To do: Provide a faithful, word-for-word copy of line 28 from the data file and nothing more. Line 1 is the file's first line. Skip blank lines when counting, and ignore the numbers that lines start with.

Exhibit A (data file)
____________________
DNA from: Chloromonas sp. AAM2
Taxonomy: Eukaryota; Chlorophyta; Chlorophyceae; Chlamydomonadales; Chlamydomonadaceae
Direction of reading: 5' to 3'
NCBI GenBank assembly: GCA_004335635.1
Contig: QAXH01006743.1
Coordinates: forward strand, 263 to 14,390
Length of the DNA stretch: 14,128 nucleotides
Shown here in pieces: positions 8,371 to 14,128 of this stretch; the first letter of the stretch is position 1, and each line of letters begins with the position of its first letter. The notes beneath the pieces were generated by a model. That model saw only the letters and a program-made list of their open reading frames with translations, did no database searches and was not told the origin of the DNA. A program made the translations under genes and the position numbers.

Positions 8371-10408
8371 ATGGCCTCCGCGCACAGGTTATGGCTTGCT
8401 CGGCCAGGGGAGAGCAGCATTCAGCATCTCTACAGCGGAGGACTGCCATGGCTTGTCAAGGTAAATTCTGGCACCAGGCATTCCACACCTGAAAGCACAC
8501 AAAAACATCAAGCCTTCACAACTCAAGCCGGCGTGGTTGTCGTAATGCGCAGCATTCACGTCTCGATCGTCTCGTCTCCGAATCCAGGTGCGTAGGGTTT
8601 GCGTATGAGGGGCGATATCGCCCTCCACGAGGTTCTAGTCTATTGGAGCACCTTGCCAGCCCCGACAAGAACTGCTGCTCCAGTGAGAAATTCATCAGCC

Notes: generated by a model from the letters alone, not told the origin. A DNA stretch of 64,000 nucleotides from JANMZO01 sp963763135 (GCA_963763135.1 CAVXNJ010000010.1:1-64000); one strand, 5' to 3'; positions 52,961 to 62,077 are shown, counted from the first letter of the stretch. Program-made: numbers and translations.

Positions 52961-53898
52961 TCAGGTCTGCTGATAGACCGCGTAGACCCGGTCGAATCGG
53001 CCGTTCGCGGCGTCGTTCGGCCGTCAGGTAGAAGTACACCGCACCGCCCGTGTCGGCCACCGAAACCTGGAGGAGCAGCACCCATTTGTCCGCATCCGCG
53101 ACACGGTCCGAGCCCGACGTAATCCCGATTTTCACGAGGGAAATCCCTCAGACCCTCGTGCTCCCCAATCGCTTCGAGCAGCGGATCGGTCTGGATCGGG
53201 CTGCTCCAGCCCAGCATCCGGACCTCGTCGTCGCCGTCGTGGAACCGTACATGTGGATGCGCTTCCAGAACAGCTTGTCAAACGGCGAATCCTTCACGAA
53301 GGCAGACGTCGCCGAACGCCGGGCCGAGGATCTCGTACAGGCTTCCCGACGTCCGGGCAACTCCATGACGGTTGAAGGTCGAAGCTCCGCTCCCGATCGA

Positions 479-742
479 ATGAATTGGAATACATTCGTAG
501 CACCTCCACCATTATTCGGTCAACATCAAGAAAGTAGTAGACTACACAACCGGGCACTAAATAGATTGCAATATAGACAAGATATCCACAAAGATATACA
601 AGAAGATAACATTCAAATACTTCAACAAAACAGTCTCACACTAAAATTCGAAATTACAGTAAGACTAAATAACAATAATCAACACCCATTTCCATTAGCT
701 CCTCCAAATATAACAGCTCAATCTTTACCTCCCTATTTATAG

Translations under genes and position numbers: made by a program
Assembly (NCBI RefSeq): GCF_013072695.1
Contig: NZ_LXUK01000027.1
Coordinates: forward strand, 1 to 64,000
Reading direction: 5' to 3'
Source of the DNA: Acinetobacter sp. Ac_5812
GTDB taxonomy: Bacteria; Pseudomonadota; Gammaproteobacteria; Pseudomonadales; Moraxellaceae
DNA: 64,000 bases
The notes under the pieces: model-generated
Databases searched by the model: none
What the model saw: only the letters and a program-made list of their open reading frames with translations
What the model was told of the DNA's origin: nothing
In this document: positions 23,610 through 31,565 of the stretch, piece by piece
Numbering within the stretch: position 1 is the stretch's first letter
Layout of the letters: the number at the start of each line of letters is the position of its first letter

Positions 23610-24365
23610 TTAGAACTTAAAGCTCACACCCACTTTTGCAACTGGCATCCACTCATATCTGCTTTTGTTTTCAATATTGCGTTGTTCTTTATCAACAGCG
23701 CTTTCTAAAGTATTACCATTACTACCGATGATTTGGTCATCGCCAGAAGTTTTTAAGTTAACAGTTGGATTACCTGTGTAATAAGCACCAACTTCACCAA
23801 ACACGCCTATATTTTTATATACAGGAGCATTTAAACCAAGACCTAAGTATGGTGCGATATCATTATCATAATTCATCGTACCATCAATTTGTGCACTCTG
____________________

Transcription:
Contig: NZ_LXUK01000027.1